Learn the common, current and basics of the tools and techniques used to measure and inspect gears. There are four main categories by which a gear evaluated and classified. Gear design, manufacture and inspection are based on numerical scale that defines gear quality. The methodology to measure and techniques required to quantify quality of a gear tooth form will be thoroughly investigated and explained. It is often stated that quality cannot be inspected into the part, however inspection can tell us what to do to correct many issues.

  • Gear Systems Design for Minimum Noise - December 1-3, 2020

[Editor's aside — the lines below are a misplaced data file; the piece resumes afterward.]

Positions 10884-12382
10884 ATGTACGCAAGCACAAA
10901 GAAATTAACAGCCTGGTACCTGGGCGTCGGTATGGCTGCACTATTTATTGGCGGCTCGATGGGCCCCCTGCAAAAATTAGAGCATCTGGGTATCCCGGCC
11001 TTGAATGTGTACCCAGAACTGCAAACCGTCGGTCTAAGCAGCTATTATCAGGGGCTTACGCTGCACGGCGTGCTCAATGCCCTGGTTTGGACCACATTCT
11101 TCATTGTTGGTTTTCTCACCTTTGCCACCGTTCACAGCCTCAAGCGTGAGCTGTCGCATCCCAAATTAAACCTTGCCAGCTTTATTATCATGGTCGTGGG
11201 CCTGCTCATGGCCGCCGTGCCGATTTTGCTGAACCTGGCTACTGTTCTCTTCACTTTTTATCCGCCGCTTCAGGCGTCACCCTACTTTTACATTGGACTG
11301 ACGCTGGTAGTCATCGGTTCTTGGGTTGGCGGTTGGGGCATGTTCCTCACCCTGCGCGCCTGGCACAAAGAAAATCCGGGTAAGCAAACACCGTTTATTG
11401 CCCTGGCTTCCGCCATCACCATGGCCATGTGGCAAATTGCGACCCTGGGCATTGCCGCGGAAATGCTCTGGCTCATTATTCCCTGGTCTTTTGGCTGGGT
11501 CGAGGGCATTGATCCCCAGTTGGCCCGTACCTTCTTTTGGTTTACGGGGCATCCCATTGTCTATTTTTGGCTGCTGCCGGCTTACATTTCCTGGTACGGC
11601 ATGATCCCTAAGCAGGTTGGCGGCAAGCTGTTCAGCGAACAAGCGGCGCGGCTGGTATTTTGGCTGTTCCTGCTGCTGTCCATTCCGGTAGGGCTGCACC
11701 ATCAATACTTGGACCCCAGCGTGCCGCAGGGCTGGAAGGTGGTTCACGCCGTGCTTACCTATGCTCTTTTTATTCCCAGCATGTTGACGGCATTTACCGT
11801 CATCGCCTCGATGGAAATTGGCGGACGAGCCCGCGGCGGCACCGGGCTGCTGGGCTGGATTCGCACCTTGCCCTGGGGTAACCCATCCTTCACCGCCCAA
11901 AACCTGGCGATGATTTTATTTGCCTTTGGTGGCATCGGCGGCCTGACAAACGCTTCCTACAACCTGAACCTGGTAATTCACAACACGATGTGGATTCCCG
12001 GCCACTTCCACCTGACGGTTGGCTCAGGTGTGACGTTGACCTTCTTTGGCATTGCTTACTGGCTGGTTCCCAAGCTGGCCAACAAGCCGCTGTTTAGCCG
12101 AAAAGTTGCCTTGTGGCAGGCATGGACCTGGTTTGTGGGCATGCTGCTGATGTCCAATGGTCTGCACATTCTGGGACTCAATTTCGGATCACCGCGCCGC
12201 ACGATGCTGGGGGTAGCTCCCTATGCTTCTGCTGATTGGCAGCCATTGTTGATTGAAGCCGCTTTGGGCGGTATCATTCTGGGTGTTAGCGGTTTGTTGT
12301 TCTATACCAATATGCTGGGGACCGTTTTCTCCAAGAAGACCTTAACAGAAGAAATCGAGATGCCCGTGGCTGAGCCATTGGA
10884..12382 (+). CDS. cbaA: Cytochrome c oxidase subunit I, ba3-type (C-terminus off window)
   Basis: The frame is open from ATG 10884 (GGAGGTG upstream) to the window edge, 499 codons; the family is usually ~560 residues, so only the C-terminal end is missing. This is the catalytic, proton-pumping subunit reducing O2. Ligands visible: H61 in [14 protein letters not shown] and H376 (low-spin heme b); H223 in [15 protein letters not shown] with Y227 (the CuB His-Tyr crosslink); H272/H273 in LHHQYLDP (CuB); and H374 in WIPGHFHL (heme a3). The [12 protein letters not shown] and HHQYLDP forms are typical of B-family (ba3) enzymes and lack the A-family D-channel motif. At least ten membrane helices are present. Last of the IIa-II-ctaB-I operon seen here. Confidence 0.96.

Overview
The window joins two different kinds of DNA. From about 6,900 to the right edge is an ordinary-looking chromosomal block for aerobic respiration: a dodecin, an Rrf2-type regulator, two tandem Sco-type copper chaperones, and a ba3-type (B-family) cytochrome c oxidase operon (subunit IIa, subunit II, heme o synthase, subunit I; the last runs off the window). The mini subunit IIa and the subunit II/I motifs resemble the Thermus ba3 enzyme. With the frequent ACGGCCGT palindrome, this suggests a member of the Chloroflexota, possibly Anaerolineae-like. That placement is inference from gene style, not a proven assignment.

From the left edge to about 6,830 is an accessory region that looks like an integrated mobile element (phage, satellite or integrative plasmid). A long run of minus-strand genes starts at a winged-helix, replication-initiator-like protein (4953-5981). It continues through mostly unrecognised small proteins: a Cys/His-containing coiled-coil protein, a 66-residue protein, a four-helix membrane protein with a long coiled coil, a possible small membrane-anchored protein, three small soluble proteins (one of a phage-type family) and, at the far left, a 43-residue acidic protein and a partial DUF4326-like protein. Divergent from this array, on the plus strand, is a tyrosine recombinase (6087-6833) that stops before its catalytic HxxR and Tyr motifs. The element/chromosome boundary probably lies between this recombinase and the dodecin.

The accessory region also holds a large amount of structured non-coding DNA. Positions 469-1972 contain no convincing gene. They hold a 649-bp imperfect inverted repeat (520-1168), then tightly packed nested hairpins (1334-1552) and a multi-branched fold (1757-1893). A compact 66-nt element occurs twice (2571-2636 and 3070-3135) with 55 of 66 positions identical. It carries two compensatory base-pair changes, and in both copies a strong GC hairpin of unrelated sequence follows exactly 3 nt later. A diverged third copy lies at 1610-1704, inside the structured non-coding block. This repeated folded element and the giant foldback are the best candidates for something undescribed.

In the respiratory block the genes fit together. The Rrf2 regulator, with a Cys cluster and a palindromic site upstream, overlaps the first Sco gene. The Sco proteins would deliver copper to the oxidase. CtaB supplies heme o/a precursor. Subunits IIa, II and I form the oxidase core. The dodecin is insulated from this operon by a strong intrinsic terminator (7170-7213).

The need for noise control and its relation to gear drive design will be discussed. The general nature of noise and its measurement will be examined, with particular emphasis on terminology standards, and units of measurement appropriate to gear technology. Gear noise, per se, is seldom heard by and observer. The mechanism by which observer noticed noise is generated and transmitted will be defined, described, discussed. Before attempting to solve a noise problem with an existing unit or beginning the design of a new unit, the nature of the noise must be defined. Both experimental and analytical methods will be covered, with particular emphasis on application rather than theory. The many factors that influence the noise produced by a gear system will be discussed. The relative effects of each factor will be studied qualitatively. Factors to be considered include gear tooth geometry and accuracy, speed, materials, housing design, bearing type, gear type, air entrapment, root clearance, interference alignment, surface finish, and phasing. Although, ideally, the designer should solve noise problems on the drawing board, in the real world this sometimes does not occur. Various techniques that can reduce the noise level of existing gear systems without requiring major hardware replacement will be presented and discussed. Included in the discussion will be enclosures, absorbers, dissipative dampers, isolators (gearbox and gear blank), and impulse phasing. Although solutions to particular student-furnished noise problems cannot be promised, you will be encouraged to raise questions for class discussion.